Kindertransport (also Refugee Children Movement or “RCM'”) is the name given to the rescue mission that took place nine months prior to the outbreak of the Second World War. The United Kingdom took in nearly 10,000 predominantly Jewish children from Nazi Germany, Austria, Czechoslovakia, Poland and the Free City of Danzig.
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…more than a thousand Kindertransporte refugees served in the armed forces,
among them some three hundred girls.
Thirty lost their lives.
The Jewish Brigade was composed of ardent Zionists who carried their missionary zeal through the displaced persons camps of Europe. It seemed like home to Henry Schwartz, though it came as a surprise to find that he was not immediately accepted.
“…I was an Austrian and they didn’t want me, I became an Englishman and they didn’t trust me, so what was left? I had to become a Jew! So when the Jewish Brigade came up I was just about the first volunteer. When we went out to Italy in the Brigade I discovered that anybody who wanted promotion had to be born in Palestine. I thought, ‘I can’t win.’”
After V E day:
“You couldn’t get any parcels sent to you from home. All the parcels went to the displaced persons camp – where there were only Jewish people. It was the only time there was Anti-Semitism. We used to pick up boys who were illegal immigrants, put them in British uniform, issue them with a pay-book and send them off to Palestine.
It was fantastic.
We were near Antwerp and the Flemish were a very anti-Semitic group. They showed a newsreel in a cinema of American troops going into a displaced persons’ camp and attending Jewish religious service, and the audience started laughing. Well, they didn’t laugh any more because we broke the cinema up – nobody laughed at the Jews when the Jewish Brigade was there.
There was another incident I remember. We used to have a group of seven (they were real thugs – one of them was a Spaniard who used to appear in the music-hall as a tough guy. I think people used to stand on his chest), and we were at a dance (this was in Holland) and one of our boys went up to a girl and asked her to dance. She was sitting with a Polish soldier and she said she couldn’t dance. When asked why not, she said her boyfriend told her not to dance with Jews. There were thirteen in hospital that night.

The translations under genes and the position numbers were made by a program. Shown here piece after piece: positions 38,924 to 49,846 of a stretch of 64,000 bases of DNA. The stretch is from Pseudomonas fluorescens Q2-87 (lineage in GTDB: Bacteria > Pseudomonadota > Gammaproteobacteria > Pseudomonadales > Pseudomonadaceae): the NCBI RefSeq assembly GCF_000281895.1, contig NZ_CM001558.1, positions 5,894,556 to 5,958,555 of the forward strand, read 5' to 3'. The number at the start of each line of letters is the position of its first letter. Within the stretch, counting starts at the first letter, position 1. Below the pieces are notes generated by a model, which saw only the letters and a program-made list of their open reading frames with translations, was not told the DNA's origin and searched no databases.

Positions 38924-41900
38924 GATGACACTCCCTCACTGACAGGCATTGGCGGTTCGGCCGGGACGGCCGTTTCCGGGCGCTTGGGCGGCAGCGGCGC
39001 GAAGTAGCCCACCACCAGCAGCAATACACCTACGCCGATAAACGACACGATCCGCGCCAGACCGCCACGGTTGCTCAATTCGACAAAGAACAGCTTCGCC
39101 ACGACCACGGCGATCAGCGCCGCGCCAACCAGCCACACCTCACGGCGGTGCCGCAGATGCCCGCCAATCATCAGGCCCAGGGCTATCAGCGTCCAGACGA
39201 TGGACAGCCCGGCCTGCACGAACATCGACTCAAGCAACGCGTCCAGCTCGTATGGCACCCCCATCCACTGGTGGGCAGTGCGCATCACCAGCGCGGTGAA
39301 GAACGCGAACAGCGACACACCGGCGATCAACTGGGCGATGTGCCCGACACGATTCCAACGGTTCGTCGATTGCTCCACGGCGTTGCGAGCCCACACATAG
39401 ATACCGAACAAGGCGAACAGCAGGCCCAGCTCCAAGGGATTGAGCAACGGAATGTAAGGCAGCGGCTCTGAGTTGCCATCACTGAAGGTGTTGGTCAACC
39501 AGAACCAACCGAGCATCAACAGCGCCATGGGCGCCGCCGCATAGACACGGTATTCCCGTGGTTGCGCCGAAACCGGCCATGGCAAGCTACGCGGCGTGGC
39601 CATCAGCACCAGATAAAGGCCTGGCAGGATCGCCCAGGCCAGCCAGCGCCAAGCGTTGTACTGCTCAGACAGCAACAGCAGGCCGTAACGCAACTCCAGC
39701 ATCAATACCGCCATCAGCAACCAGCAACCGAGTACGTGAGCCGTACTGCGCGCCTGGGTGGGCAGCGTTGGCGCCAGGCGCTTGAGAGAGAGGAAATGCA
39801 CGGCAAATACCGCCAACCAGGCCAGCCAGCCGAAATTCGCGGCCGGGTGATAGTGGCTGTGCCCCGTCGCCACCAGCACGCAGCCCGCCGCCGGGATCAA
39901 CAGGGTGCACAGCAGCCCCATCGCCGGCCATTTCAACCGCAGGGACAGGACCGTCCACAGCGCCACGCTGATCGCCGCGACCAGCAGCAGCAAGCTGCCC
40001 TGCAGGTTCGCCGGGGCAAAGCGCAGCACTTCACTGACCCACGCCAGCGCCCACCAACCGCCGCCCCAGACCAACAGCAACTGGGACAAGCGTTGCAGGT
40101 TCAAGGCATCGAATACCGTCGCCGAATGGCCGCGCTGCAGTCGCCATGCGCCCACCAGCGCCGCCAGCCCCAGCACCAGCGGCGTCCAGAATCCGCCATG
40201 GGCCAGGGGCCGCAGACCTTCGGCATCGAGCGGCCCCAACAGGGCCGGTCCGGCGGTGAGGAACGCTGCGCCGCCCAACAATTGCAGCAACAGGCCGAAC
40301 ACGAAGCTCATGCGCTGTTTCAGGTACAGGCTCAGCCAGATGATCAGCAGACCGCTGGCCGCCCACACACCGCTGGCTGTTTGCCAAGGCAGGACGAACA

We were absolutely feared. It was a different type of Jew from what I have ever met before.”
Discipline in the Jewish Brigade was of a sort unknown in any conventional army:
“A colonel found one of his junior officers; a major, cleaning shoes while his batman sat talking to him. The colonel was outraged. He threatened the junior officer with a court martial. The major said: ‘Do you know what happened to your predecessor? Let me tell you. One day he went into the storeroom and there were no reserve arms, so he asked where they were. When he couldn’t get any answer, he lost his temper and shouted that all Jews were liars and crooks. So a deputation went to the brigadier and said, ‘Remove him in two hours or we will bring him back in a coffin – what is it to be?’ So he was removed. The major cleaning the shoes said: ‘This is the Jewish Brigade – forget your discipline. We are both from the kibbutz and we have decided that one day I am the batman and the next day he is. Don’t interfere. When we are on duty fighting, I am the major and he is the batman, but when it comes to cleaning shoes, we are both in the kibbutz. So either you accept it or do what the other bloke did and leave, because this is the Jewish Brigade.”
After the War:
There was no going back. Even the few Kindertransporte veterans who were reunited with their parents felt a natural revulsion against returning to the homes of their early childhood. Aside from the wish to block out unhappy memories, those who had spent their formative years in Britain were ill-equipped to make a living in Germany. Many could no longer speak German.
So what did happen to the ten thousand? The RCM personal files are frustratingly incomplete. No attempt was made to keep contact with those who, by age or marriage, put themselves beyond the reach of the Guardianship Act. The entries signing off each ward leave the reader wanting more than the news that this girl is hoping to be an engineer.
The nearest the RCM came to trying to find out what had become of their charges after they had emerged from puberty was in March 1950, when they carried out a follow-up survey on a random sample of one hundred youngsters (the first ten files of each of the first ten letters of the alphabet). Of these, a surprisingly high proportion (sixteen per cent) turned out to be Christian, although whether by birth or conversion is not made clear. More interestingly, only thirty had re-emigrated, with fifteen going to America, seven to Israel, four to Australia and another four elsewhere.
…And the Policeman Smiled
10,000 Children Escape from Nazi Europe
Bloomsbury Publishing